Germany’s Eurosceptic AfD is expected to do well in the European Elections, at least by German standards: They are projected to clear the three per cent threshold, which would above all give them access to public funds and more PR opportunities.
After I called them ‘anti-European’ on public radio, upset party members have been in touch (and all over facebook) to inform me that they are ‘anti-EU’ (or rather against the EU in its present shape), but not against ‘Europe’ per se. They even claimed that they are pro-European, in a fashion. Hm.
I duly decided to mend my ways and read their manifesto front to back, but as it turns out, there is neither a proper manifesto (again, by German standards) nor something specific to the EP2014. All they have on their website is the 14 pt/4 page document they had quickly drawn up just in time for the German general election that was held last September (a legal requirement for fielding lists).
So I extracted the text from this PDF and made a wordle from it (incidentally, wordle.net suggested typsetting the result in Fraktur, but I decided that would create a certain bias). As you can see, ‘fordern’ (demand) is the most frequent word, which results from the heavy use of litany in this short text. The second most important word is ‘Deutschland’. Euro and EU also feature, but they are on par with ‘Kinder’ (children) and ‘education’ (Bildung), issues over which ‘Europe’ has no jurisdiction.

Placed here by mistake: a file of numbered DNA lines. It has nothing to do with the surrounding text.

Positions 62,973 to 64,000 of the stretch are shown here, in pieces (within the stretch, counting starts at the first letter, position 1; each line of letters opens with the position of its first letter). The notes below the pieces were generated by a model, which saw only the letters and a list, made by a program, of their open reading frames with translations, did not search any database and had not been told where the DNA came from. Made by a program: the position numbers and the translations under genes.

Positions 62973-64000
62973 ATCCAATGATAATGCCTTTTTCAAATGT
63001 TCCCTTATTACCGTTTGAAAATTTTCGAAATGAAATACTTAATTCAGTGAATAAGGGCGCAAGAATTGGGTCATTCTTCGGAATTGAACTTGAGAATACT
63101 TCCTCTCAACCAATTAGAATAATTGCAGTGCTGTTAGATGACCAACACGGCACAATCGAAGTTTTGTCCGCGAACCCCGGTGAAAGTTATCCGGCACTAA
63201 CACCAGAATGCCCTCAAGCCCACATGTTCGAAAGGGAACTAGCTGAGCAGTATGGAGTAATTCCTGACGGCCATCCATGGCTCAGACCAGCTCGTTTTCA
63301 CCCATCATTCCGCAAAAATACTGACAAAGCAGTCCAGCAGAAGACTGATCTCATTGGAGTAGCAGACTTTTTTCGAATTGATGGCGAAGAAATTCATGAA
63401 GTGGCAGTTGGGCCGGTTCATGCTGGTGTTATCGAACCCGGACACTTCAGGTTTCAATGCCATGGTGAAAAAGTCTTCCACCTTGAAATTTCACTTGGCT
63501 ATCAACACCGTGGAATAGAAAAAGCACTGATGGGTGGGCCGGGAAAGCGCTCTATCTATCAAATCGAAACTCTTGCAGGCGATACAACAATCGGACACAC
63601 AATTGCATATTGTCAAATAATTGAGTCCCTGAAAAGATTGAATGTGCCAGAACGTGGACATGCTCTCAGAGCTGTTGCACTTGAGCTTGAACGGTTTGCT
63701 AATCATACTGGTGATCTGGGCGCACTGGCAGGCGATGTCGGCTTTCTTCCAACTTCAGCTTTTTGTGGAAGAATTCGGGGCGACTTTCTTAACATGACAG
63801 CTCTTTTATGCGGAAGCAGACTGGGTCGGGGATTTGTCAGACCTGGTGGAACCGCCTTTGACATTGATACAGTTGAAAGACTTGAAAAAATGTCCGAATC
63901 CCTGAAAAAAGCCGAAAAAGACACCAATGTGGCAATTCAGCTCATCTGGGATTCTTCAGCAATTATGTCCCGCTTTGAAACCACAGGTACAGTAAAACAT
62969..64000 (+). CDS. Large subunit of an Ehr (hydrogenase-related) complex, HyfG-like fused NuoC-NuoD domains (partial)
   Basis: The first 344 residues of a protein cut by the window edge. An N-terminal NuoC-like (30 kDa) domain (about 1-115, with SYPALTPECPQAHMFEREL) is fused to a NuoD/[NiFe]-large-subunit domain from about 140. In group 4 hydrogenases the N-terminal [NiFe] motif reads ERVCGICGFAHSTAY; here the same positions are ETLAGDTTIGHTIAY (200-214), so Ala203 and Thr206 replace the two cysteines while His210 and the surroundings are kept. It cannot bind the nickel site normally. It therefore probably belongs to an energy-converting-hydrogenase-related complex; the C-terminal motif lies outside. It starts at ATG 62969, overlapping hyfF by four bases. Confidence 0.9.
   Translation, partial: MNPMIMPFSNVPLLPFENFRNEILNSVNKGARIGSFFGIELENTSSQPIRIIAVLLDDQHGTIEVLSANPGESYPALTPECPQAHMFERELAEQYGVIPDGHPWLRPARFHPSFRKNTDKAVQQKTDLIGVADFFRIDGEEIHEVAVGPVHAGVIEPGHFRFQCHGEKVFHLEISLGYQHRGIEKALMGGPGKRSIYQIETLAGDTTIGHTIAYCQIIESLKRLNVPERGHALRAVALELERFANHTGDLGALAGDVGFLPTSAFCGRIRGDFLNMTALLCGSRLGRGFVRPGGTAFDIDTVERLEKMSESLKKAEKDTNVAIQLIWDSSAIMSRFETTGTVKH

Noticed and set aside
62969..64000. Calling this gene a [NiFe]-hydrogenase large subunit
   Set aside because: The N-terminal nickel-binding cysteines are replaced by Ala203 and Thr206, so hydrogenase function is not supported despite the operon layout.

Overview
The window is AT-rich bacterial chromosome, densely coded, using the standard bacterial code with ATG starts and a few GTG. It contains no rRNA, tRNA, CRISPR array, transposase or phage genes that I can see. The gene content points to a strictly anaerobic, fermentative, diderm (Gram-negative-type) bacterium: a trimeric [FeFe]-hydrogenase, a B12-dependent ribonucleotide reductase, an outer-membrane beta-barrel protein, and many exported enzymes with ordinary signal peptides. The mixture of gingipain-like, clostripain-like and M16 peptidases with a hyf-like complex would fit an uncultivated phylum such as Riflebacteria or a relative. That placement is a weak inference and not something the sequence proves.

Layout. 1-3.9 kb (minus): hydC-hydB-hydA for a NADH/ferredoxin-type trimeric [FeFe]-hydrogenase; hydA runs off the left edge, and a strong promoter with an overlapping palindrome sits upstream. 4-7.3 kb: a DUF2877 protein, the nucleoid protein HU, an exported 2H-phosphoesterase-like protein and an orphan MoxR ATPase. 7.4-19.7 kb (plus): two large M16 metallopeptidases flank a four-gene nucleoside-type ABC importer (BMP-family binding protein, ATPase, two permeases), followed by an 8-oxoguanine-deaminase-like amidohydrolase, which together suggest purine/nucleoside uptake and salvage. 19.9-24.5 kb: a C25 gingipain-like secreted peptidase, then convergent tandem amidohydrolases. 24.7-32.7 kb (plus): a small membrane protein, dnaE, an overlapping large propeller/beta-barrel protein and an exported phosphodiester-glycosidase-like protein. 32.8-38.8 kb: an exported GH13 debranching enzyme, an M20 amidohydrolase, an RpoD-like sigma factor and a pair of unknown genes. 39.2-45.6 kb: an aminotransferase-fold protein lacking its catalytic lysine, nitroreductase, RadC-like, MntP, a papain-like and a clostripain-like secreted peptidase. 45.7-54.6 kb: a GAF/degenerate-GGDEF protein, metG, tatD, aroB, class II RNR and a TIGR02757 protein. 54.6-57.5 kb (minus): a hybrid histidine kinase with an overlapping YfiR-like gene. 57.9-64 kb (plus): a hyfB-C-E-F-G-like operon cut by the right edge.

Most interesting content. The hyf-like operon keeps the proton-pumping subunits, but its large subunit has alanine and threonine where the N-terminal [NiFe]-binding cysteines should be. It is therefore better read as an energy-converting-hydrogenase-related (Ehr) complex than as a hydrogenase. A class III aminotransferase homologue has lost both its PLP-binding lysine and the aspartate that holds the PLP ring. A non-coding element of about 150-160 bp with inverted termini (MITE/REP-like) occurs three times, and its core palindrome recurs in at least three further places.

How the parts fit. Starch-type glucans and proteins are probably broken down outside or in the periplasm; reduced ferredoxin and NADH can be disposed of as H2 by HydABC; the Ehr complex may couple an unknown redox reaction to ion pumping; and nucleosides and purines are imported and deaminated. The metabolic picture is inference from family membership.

This is not an artifact of the party’s name (which appears only twice in the text). ‘EU-/Eurosceptic’ they may be, but this rather goes to show that the party seems very much concerned with Germany and German politics. Right now, different factions within the party – conservatives, liberals, whatnot – try to define what the AfD stands for. It will be interesting to see what future party documents will tell us about this struggle.